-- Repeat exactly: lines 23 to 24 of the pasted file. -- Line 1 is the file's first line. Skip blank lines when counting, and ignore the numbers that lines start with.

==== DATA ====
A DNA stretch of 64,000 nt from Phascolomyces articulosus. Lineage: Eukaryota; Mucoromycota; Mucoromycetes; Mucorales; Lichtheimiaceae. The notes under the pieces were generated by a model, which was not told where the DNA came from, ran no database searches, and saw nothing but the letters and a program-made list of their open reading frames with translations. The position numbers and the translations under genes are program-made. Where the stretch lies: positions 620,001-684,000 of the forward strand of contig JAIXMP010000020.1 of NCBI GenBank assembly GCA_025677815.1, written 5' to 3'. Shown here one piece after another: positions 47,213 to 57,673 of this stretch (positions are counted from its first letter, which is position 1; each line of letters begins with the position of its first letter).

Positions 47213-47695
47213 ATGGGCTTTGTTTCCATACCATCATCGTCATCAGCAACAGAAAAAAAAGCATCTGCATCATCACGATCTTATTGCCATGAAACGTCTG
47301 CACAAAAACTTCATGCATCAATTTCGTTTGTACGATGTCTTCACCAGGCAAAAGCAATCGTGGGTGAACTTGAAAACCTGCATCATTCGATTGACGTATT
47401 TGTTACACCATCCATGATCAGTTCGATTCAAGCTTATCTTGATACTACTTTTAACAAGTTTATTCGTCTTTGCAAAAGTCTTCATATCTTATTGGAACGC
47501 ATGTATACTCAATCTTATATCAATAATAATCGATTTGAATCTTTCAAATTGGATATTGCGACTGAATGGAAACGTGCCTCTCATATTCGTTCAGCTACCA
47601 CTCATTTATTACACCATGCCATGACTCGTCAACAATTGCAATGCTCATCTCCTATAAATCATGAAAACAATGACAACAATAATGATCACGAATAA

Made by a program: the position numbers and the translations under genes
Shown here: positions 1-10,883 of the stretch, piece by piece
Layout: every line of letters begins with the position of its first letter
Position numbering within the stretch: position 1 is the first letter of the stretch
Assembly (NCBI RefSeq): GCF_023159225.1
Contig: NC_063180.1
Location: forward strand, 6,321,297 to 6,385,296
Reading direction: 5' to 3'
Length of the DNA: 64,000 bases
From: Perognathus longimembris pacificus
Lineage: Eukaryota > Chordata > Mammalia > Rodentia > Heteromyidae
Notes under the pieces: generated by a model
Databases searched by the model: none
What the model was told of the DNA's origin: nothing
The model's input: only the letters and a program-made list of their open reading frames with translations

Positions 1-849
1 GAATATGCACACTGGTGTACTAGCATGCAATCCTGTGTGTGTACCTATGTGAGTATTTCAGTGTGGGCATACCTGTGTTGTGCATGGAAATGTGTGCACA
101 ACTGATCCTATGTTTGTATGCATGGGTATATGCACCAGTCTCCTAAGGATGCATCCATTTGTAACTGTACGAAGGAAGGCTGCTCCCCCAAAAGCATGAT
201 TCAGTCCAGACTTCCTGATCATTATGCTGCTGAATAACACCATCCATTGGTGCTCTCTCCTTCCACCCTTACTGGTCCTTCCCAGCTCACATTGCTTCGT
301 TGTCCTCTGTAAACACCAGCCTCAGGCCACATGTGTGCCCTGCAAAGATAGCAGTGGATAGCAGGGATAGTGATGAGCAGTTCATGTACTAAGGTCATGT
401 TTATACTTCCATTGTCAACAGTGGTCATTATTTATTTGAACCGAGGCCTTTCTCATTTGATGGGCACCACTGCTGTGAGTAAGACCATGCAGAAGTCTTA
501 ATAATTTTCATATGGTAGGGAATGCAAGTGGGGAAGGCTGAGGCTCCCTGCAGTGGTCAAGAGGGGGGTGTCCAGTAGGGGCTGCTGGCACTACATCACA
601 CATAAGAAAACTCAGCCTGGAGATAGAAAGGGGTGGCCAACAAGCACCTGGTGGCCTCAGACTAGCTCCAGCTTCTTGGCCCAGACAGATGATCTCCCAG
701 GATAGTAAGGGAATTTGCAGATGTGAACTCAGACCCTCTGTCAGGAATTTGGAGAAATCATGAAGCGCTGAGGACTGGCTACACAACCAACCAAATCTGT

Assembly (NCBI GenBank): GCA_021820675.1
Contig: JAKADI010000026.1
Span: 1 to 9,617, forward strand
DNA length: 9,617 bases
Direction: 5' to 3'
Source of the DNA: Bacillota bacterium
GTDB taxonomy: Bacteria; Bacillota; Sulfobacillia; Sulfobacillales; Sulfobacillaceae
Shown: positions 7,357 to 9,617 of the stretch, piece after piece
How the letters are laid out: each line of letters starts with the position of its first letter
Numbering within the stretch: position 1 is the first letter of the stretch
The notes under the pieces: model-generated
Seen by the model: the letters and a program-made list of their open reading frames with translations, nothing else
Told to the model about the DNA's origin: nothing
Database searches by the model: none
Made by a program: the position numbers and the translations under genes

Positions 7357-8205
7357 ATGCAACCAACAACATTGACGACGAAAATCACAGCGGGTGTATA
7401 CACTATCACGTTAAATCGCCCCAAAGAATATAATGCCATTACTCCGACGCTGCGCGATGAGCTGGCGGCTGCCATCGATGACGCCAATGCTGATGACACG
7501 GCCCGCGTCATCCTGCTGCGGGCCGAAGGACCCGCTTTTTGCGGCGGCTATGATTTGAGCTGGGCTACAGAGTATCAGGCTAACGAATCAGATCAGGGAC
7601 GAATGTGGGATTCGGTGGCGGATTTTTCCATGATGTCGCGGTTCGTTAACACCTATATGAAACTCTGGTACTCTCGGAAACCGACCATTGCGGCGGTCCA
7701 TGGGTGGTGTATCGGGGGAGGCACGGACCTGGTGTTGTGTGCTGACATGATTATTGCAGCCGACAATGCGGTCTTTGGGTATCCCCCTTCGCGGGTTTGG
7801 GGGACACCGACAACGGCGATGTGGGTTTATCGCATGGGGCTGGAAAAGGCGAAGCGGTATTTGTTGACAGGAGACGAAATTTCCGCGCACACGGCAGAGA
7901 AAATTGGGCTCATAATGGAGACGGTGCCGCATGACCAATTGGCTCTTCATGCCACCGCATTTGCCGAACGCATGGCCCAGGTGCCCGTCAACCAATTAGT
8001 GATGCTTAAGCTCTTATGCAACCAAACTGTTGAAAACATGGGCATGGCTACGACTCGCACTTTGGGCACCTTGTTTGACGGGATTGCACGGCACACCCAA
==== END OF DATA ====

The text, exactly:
Positions 1-849
1 GAATATGCACACTGGTGTACTAGCATGCAATCCTGTGTGTGTACCTATGTGAGTATTTCAGTGTGGGCATACCTGTGTTGTGCATGGAAATGTGTGCACA